Math--Leo worked diligently through 4 math workbooks this year in this order: Essential Math A by Singapore Math; Star Wars Workbook: Preschool Number Fun by Workman Publishing; Star Wars Workbook: Kindergarten Math by Workman Publishing; and Essential Math B by Singapore Math

Handwriting--Handwriting Without Tears Kindergarten: Letters and Numbers for Me

Reading--Teach Your Child to Read in 100 Easy Lessons by Siegfried Engelmann; BOB Books  Set 1 Beginning Readers by Bobby Lynn Maslen

Literature-Children's Traditional Literature Unit Study (I wrote this syllabus for our co-op)

Next school year we'll be down to three students at home. Yikes! I'm deep in the trenches putting together our plan for next year.  There is no rest for the homeschool mom!

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Thursday, May 11, 2017

Garden Plans 2017

A couple years ago, I read an article about deep mulch gardening.  The idea is that with several inches of mulching material one does not need to weed as often or till every year.  Our garden plot is rife with weeds and I spend endless hours every summer culling.  It is positively back-breaking.  Why not give deep mulching a try?  We purchased 8 bales of hay from one of Chris' co-workers and I've been planting and mulching between each row for several days.  So far I've planted 20 more strawberry plants, 2 boysenberry bushes, 2 blackberry bushes, 2 rows of green beans, 2 rows of cucumbers, a row of kale, a row of swiss chard, and a row of lettuces.  I still have zucchini, crook necked squash, and butternut squash left to plant.  I'm considering jalapeños and tomatoes as well.  We'll either have a bountiful harvest of veggies or a field of alfalfa when the summer is out.  Fingers crossed!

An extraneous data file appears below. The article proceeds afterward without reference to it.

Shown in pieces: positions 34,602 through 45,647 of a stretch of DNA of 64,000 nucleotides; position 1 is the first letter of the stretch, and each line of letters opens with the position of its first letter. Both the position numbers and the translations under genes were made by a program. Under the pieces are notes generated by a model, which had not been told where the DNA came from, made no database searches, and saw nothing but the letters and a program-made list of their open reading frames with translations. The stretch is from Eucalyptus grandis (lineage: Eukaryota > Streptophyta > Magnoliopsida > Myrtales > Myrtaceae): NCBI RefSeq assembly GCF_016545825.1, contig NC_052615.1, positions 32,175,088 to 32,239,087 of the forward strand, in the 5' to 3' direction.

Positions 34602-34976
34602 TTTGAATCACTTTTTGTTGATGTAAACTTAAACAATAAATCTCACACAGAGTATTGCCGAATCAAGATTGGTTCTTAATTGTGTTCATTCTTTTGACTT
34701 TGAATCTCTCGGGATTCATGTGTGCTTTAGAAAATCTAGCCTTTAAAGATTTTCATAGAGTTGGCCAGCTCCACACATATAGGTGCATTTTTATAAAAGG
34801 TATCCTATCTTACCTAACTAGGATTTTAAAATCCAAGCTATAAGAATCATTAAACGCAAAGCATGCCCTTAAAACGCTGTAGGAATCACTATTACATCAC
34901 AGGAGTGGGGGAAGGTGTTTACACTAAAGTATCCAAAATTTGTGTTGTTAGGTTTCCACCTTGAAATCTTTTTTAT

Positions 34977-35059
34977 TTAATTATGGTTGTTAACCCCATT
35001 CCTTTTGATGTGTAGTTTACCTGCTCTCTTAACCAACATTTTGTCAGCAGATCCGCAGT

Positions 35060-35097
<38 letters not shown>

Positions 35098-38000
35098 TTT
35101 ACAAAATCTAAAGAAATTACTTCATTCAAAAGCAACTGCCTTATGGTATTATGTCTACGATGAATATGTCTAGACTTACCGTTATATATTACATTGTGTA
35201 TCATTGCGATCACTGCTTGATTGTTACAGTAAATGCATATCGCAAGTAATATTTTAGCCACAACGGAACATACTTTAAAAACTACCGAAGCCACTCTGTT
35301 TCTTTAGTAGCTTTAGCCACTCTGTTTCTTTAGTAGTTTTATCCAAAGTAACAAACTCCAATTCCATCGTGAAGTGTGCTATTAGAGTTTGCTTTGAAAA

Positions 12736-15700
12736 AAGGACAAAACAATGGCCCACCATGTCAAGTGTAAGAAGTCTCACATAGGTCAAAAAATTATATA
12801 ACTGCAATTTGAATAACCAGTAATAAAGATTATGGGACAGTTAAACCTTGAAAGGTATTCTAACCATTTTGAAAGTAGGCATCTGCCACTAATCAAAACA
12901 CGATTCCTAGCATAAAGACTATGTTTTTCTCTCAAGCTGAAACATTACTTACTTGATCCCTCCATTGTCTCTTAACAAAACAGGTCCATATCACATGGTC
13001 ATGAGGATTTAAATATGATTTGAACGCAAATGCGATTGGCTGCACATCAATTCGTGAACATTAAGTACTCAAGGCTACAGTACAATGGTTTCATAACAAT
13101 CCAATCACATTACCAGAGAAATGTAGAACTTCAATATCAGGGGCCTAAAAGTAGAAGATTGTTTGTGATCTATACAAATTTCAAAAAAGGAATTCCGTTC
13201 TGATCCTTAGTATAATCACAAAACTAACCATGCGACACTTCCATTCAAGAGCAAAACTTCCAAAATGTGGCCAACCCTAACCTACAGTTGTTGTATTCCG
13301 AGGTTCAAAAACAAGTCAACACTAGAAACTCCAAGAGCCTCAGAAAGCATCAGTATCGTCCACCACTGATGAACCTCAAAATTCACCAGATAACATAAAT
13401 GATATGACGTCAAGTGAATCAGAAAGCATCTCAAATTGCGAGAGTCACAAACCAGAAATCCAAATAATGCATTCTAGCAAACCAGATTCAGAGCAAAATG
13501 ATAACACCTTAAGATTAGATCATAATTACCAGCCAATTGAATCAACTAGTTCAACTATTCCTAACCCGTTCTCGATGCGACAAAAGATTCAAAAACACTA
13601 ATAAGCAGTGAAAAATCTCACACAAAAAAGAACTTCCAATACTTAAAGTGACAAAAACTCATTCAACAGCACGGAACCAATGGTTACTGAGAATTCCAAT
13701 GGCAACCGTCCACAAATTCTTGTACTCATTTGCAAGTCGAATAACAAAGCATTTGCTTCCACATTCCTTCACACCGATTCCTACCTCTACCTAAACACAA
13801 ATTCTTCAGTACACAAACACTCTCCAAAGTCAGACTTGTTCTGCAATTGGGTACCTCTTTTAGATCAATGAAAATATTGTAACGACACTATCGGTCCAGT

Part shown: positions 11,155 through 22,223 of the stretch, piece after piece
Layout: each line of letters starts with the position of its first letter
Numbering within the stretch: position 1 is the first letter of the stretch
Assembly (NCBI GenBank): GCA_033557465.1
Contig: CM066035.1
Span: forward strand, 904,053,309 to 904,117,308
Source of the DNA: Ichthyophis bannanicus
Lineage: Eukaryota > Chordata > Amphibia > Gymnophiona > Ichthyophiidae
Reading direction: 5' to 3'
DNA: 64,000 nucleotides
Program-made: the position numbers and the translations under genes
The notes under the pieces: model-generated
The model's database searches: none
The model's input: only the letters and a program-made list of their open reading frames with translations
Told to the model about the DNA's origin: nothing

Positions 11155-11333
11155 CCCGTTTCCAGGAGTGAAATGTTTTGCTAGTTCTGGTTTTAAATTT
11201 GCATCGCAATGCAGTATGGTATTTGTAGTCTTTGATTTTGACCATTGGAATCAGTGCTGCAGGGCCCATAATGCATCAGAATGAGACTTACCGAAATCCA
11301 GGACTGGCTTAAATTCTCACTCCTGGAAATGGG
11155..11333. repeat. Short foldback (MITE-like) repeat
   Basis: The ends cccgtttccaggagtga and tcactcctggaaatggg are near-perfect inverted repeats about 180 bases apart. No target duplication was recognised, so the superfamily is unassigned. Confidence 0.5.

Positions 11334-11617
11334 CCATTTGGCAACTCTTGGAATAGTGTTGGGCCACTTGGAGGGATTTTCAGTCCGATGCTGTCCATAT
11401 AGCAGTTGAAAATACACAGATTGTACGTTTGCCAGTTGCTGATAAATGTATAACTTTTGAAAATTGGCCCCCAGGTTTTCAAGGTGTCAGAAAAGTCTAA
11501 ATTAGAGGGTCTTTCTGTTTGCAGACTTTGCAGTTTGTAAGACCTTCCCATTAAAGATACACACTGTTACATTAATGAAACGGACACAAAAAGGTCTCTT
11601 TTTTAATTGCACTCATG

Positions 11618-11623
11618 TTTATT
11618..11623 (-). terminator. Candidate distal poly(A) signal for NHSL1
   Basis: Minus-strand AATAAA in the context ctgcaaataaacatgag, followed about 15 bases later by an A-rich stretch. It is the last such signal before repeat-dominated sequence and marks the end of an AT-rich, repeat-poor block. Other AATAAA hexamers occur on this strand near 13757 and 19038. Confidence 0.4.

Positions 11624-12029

Grow little garden! Grow!

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Monday, May 8, 2017

Under the Wings of Their Spiritual Care

Olivia and Angela just returned home from a 9 day trip back to Maryland.  They had a wonderful time visiting several family friends, our old parish, and spent the last few days in the convent with the postulants of the Sister Servants of the Lord and the Virgin of Matará.